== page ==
FCI World Dog Show 2014 – Helsinki (FI), 8-10 August

The FCI main conformation event of the year is over and will remain in everybody’s mind as the symbol of what a perfectly well-organised dog show should be.

Year 2014 was for Finland the 125th anniversary of their creation. It was a superb reason for the Finns to apply for hosting the 2014 FCI World Dog Show, 16 years after having had the pleasure to meet the dog scene on the occasion of the 1998 FCI World Dog Show, with an interesting entry of 15,300 dogs.

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Y. De Clercq
FCI Executive Director
Autism guide dogs

Introducing the Royal Dutch Guide Dog Foundation (KNGF Geleidehonden)

The Royal Dutch Guide Dog Foundation (KNGF Geleidehonden) has been training guide dogs for the blind and the visually impaired since 1935. “In 2007 we began to train autism guide dogs for young children with autism,” said Ellen Greve, the Director of The Royal Dutch Guide Dog Foundation. “We had seen the good results with these dogs in foreign guide dog schools and decided to start a test here in the Netherlands. It was a great success. This special dog training has been a discipline of our organisation since 2012”. An autism guide dog is trained to guide a 3-7 year old with autism outdoors. Because these children often wander off or become anxious in new situations, some families hardly ever set foot out of the house. Linking a child’s safety harness to the dog makes wandering no longer possible. This behaviour will often disappear over time as a result allowing the entire family to regain its freedom of movement. Beyond this, the dog often has a positive influence on the child’s overall behaviour and development. We now have placed more than 40 autism guide dogs with families with an autistic child”.

Labrador called “Noortje”: a pillar of strength for Djamilo

Djamilo (9) suffers from extreme anxiety, especially indoors. He dares not make a move, even in his own room, without his mother, Tamara. She cannot even go to the bathroom without Djamilo trailing close behind. Ever since Noortje, an autism guide dog, has come to stay, things are improving slowly.

Djamilo was already a special child as a little boy, endowed with high intelligence, great creativity, and extreme fantastical thinking. He was, however, noticeably unable to tolerate pressure. After examination and review he turned out to have a form of autism, MCDD, which reveals itself in extreme fantastical thinking, anxiety, and sensitivity. That led him to cling to his mother as well as to have many emotional outbursts. Then Tamara read an article about autism guide dogs from the Royal Dutch Guide Dog Foundation (KNGF Geleidehonden) that can help children with autism. She made a request for one, Djamilo became eligible, and Noortje joined them last year. She is a sweet-tempered yellow lab trained to work with children with autism. “Djamilo thought she was wonderful, right off, even though we never had dogs. It was pretty tough at first, having a dog. I thought: “it is like I have two children now!” But we have worked it out, found our rhythm. Thanks to Noortje our life has taken on greater regularity, and we get outside more often.”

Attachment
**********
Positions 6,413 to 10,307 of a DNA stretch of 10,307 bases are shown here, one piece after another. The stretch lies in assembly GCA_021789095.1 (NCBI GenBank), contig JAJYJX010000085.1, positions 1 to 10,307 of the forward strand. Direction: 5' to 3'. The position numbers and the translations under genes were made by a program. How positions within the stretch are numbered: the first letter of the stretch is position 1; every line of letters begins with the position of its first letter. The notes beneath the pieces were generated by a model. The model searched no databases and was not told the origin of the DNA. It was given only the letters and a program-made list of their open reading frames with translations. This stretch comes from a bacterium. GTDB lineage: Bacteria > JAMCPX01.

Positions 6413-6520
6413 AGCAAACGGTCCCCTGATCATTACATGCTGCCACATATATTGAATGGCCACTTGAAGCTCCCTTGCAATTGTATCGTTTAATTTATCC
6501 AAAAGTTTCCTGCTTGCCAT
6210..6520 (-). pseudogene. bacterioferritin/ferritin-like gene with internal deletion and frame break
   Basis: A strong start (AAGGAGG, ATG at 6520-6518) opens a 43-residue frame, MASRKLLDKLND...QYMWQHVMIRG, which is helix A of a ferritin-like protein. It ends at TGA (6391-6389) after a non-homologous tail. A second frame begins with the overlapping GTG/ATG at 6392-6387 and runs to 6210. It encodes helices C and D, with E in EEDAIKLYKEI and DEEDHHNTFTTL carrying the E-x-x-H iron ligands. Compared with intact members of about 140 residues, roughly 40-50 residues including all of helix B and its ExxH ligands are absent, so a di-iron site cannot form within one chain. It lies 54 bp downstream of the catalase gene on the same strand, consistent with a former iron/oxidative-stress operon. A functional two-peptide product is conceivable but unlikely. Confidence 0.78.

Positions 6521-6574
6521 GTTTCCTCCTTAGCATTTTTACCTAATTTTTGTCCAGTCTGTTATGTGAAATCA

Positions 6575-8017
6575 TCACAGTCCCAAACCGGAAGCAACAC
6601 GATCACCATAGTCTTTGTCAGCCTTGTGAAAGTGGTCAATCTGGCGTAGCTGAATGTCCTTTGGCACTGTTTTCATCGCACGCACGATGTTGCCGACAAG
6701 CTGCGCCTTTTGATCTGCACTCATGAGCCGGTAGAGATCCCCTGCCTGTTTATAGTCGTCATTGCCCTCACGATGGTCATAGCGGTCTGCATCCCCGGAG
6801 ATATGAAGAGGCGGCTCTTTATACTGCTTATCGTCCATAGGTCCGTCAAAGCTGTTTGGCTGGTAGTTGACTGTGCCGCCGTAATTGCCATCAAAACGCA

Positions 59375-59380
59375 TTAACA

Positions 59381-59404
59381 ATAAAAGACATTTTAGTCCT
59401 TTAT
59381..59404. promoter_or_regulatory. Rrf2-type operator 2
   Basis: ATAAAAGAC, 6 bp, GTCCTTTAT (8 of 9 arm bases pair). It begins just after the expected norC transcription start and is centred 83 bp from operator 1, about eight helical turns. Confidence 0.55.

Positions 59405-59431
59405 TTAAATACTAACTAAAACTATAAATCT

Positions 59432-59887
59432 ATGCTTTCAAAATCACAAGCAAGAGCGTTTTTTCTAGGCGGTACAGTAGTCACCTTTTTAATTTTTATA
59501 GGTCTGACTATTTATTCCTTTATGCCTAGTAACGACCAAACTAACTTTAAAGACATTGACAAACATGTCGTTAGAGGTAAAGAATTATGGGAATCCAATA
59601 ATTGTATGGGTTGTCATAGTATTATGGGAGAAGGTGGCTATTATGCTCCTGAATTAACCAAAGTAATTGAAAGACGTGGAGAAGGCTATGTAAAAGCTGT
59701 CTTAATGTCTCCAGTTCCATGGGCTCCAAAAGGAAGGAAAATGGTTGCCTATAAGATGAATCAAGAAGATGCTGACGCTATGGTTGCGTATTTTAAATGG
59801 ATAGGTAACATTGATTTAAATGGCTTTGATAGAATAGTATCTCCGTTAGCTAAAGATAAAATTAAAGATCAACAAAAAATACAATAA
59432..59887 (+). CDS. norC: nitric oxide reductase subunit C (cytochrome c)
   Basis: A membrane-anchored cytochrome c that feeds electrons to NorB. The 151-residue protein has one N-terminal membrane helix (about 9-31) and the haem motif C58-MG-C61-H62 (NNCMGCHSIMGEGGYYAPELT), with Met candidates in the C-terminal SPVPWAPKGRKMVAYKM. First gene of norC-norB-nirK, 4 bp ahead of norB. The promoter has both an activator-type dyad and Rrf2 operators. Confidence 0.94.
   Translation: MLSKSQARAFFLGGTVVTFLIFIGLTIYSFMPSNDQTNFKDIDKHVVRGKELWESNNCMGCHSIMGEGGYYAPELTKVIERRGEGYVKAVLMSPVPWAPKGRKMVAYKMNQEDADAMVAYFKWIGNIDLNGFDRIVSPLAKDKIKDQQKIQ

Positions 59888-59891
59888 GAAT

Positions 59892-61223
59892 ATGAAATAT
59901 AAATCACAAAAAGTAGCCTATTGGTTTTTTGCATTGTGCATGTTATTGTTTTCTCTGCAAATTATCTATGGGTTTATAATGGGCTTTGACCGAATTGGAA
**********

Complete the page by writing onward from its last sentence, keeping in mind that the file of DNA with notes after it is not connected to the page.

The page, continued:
Greater self-confidence

Perhaps the greatest benefit from having Noortje is her effect on Djamilo’s self-confidence, which has given both him and his mother more freedom. An autism guide dog usually increases the mobility of the child and family out of doors, but things are different with Djamilo because his anxiety is triggered when indoors. More and more often he is able to remain alone in the living room for a few minutes so that Tamara can concentrate on the computer in a different room. Djamilo then grabs Noortje’s basket and pulls it close to himself. He dares to be alone with Noortje at his side. When Djamilo becomes angry, petting Noortje calms him. These may seem like very small steps but they are tremendous strides for Djamilo and his mother’s life, day to day. Tamara said, “Djamilo always had to sleep with me before. But with Noortje he can finally sleep in his own bed without calling for me twenty times a night. We put Noortje’s bed next to Djamilo’s. When he is frightened he calls her and she gets up and puts her head next to his. She does that all on her own, she can sense when he is angry or frightened. She also knows the command, touch. When Djamilo says that she comes running and makes contact with his hand. That distracts him and he is no longer frightened.” Djamilo is feeling safer now that he walks around the house during the day with Noortje.
Tamara is pleased with the change to their lives and happy that the Royal Dutch Guide Dog Foundation helped make it possible. “There is one more thing that I think is unusual. Until recently Djamilo did not want to hear the word “autism”. Now he shows off Noortje in the school playground and says, “This is my autism dog. I have autism, and that is great!” He is proud about her. And he also takes good care of Noortje; he is more considerate than ever before because of her“.

Tamara said, “MCDD will never go away but I have hope that it will be manageable with Noortje’s help. Djamilo’s self-confidence is still increasing. He recently said, “I just have to think about Noortje and then I feel safe again”. That sums it up.”

To see Tamara, Djamilo and Noortje click here on our website www.geleidehond.nl/autismegeleidehond